Bereavement Support Line 1800 80 70 77

Losing a Pet

Pets can bring a special presence into your life. They provide a loving connection and a way to share our deepest emotions without the need for words.

They are a ‘welcome home’ at the end of a hard day, our link to other pet owners and a part of our daily routine. We go through so much with our pets that they become woven into the fabric of our lives. So, it’s only natural that when we lose such a valued friend, it causes us deep pain.

Grieving your loss

It’s normal to feel grief when you lose a pet but sometimes family and friends don’t fully understand and you may not be given the support people usually give when a person close to them dies.

You might even be seen as odd or crazy for expressing grief for an animal companion. This reaction can add to the pain. Trying to hide your emotions and get on with normal life may be difficult. If you’ve had to make the decision to put your pet ‘to sleep’, you might be feeling doubt and guilt especially if you didn’t have time and support prior to taking this decision.

Breaking the news to children

It can be difficult to break the news to children that a pet is very ill or has died. Although we may want to protect them, they have a right to know what is happening and they too need time to grieve.

This may be their first experience of death and if it’s handled well, it can provide valuable learning for coping with future loss. When breaking the news to children try to be as honest as possible and use words they will understand. Encourage them to remember the happy times you shared with your pet and to record memories through photos, drawings, poems, etc. Other pets in the family may show signs of upset and need extra attention as they adjust to the changes in the household.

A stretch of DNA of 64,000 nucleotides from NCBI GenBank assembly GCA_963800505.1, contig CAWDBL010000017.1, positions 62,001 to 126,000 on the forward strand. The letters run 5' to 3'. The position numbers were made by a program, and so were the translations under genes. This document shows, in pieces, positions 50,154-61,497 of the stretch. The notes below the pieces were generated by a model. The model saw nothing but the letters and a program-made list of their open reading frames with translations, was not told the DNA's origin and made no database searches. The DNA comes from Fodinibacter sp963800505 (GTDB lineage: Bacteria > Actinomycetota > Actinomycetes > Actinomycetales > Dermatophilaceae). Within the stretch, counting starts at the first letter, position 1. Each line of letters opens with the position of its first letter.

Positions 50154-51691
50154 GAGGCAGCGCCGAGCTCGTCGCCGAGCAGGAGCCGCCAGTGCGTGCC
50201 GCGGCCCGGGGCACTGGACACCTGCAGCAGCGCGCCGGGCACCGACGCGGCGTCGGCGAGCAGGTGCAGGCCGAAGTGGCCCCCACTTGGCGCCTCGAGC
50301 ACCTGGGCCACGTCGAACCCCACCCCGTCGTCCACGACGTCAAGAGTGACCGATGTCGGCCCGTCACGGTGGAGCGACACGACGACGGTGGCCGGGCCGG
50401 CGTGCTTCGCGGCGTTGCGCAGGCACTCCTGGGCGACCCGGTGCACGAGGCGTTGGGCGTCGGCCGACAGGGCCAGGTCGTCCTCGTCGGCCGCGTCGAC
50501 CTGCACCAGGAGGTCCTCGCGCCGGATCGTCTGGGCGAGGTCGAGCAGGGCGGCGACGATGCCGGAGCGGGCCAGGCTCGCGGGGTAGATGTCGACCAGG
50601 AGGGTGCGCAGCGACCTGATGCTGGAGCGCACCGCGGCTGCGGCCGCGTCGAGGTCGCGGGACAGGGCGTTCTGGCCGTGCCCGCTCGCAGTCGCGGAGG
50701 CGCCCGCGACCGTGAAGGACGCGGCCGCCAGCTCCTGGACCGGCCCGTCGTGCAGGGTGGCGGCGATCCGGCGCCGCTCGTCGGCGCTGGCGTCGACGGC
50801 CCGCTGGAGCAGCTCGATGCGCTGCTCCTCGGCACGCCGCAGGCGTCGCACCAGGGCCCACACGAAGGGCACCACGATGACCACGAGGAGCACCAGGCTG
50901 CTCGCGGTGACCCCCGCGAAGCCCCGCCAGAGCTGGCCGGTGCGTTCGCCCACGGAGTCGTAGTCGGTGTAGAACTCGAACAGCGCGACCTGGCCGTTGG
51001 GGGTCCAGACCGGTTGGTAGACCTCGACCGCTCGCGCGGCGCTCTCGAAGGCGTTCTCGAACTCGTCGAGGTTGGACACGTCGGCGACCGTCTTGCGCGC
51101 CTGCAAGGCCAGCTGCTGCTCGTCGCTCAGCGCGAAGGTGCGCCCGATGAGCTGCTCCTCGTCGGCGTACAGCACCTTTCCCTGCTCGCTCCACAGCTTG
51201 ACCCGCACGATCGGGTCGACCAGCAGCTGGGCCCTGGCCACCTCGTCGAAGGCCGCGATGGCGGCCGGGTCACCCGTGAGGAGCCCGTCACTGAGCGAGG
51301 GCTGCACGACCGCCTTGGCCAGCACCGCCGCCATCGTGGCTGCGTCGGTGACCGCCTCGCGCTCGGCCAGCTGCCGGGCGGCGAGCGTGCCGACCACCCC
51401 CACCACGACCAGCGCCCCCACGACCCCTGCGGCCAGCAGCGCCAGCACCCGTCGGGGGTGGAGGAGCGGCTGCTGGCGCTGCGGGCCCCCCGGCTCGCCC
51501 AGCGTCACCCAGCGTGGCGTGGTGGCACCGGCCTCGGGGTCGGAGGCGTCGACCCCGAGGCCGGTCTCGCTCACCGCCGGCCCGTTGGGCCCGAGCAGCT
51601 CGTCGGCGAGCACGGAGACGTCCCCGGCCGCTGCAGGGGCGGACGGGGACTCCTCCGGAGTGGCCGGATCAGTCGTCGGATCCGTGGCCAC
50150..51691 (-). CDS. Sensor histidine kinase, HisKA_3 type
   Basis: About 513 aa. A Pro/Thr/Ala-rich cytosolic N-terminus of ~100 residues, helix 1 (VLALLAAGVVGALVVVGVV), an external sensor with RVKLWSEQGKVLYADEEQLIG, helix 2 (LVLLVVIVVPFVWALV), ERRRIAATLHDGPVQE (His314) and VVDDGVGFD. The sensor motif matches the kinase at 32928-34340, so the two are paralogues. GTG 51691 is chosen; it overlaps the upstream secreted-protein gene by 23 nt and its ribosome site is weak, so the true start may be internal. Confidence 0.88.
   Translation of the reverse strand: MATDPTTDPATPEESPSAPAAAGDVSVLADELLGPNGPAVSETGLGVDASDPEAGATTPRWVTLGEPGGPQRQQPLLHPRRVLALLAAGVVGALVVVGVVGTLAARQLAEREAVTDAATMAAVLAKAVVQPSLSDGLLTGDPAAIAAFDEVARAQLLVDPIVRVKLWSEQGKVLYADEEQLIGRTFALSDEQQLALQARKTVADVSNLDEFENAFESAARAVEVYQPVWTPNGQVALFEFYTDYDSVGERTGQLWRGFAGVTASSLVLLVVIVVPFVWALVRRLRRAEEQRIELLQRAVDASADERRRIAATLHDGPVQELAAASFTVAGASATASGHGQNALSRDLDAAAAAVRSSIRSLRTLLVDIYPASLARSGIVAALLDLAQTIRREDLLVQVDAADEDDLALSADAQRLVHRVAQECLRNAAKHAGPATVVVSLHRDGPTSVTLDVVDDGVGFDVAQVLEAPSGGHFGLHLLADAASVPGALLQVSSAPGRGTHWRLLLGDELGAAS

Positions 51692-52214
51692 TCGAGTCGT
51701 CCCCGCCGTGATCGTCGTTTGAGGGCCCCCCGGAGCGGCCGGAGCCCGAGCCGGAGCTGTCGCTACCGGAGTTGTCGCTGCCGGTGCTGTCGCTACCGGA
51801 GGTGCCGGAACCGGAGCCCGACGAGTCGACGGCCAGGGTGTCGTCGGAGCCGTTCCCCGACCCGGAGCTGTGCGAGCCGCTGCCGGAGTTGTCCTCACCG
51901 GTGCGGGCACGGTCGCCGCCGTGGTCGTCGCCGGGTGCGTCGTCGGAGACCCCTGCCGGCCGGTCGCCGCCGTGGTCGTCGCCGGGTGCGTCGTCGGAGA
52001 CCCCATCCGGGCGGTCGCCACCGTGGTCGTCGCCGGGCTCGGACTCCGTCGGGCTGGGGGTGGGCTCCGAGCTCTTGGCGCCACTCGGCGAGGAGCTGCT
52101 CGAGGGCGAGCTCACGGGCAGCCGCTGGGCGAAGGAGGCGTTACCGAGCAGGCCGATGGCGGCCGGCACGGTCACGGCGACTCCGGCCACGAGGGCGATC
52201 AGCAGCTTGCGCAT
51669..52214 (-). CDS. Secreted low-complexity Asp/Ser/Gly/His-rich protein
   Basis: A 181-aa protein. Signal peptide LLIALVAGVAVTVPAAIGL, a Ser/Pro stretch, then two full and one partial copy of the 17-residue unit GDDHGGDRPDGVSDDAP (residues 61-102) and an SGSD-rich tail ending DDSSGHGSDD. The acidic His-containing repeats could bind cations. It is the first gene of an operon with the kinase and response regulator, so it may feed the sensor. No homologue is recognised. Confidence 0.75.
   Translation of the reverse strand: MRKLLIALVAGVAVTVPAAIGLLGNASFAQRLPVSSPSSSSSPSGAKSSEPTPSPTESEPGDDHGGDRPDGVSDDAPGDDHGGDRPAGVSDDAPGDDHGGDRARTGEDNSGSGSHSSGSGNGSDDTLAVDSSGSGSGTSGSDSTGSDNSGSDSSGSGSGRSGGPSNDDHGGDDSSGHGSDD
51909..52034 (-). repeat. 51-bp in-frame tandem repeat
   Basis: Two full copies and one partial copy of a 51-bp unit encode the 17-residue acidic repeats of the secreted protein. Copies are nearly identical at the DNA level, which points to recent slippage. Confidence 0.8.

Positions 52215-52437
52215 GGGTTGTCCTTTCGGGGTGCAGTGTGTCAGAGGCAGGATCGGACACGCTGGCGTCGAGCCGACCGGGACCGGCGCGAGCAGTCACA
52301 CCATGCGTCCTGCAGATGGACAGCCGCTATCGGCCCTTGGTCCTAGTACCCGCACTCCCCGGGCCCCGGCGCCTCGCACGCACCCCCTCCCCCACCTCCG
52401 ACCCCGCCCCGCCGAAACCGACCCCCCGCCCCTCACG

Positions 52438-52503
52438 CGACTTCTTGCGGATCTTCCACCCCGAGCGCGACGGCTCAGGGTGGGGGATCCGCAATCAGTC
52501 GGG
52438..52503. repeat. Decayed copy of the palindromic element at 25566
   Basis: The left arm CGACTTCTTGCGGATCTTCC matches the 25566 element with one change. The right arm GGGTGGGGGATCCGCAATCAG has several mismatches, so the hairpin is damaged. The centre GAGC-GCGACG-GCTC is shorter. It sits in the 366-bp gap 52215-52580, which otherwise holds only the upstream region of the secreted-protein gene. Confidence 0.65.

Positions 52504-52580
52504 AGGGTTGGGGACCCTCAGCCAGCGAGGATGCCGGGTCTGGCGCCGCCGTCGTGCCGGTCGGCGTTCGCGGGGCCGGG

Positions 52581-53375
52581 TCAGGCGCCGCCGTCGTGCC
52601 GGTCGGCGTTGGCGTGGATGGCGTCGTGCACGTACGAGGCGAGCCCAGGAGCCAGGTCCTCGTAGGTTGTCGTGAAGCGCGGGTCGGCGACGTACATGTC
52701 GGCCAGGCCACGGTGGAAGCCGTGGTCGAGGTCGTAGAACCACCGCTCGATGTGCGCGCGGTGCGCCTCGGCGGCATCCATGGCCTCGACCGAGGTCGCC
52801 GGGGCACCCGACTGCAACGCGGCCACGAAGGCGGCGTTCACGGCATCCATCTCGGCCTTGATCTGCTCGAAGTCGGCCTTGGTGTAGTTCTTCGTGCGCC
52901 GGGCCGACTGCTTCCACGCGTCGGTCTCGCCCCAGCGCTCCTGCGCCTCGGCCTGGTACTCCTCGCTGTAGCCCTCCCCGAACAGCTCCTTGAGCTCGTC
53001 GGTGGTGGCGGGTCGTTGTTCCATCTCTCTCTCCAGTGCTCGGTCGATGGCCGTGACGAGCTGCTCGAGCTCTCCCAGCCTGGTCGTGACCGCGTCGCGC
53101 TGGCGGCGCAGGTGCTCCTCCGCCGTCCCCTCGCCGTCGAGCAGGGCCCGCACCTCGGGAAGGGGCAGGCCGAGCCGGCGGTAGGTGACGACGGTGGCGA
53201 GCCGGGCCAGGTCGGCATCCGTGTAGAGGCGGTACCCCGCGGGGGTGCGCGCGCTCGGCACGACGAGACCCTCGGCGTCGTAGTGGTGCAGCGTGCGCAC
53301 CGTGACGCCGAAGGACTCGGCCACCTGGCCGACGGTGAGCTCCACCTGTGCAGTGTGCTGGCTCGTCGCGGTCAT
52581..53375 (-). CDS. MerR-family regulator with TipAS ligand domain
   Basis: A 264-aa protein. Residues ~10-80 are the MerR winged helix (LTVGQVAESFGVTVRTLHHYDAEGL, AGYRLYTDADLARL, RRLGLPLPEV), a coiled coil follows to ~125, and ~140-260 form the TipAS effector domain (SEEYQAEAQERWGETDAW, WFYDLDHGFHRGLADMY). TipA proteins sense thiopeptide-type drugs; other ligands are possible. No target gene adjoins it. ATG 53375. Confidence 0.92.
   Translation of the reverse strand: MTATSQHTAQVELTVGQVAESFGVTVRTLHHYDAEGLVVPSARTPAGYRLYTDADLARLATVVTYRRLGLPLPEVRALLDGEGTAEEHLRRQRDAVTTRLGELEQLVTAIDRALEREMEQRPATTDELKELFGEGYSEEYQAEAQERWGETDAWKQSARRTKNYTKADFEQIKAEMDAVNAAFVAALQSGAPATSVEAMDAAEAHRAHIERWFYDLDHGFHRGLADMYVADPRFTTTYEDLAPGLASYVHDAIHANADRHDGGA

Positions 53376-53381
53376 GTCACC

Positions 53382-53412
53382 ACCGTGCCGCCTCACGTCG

How to cope with your loss

There are a number of things you can do to help you cope with the loss of your pet. You may find the following guidelines helpful, but remember, you’re the best person to decide what you need.

  • Accept the pain of this grief is normal and allow yourself time to feel sadness, anger, guilt or whatever it is you need to feel.
  • Try to share your emotions with someone who will understand – a friend, family member, other pet owners or veterinary staff.
  • You may wish to bury your pet’s body or scatter their cremated remains in a special place. Having a ritual or ceremony at this time can be a helpful way to mark how much your pet has meant to you.
  • Keep a memory box full of favourite toys and keepsakes. Record special memories; put photographs in a scrapbook, paint a picture, write a story or poem. You can also put a photo and story on a memorial website for animals.
  • It’s important to look after yourself when you’re grieving. Try to take regular exercise and eat well-balanced meals. Rest is important and if your sleep is disturbed try winding down with a warm, milky drink or soothing music. Set up new routines to replace those you had with your pet, for example, change the time and location of walks. Avoid making any big decisions and seek the company of supportive family and friends.
  • It’s up to each person or family to decide whether or not to get another pet. Some people choose to do this immediately, while others need time before they can make room in their hearts for a new relationship.

Sometimes grief can seriously affect your sleep, eating habits and ability to cope with life. If this is the case, you might benefit from professional counselling with someone who will understand and value the loving bond you had with your pet.

It is a myth to think that dealing with the death of a pet is easier than dealing with the death of a human loved one. The loss of a beloved pet can call into play a person’s deepest spiritual beliefs and most profound emotions

Tousley, Marty. (1996) Children and pet loss, a guide for healing

Further info

Further suggested reading is available from our Thérèse Brady Library, email [email protected]

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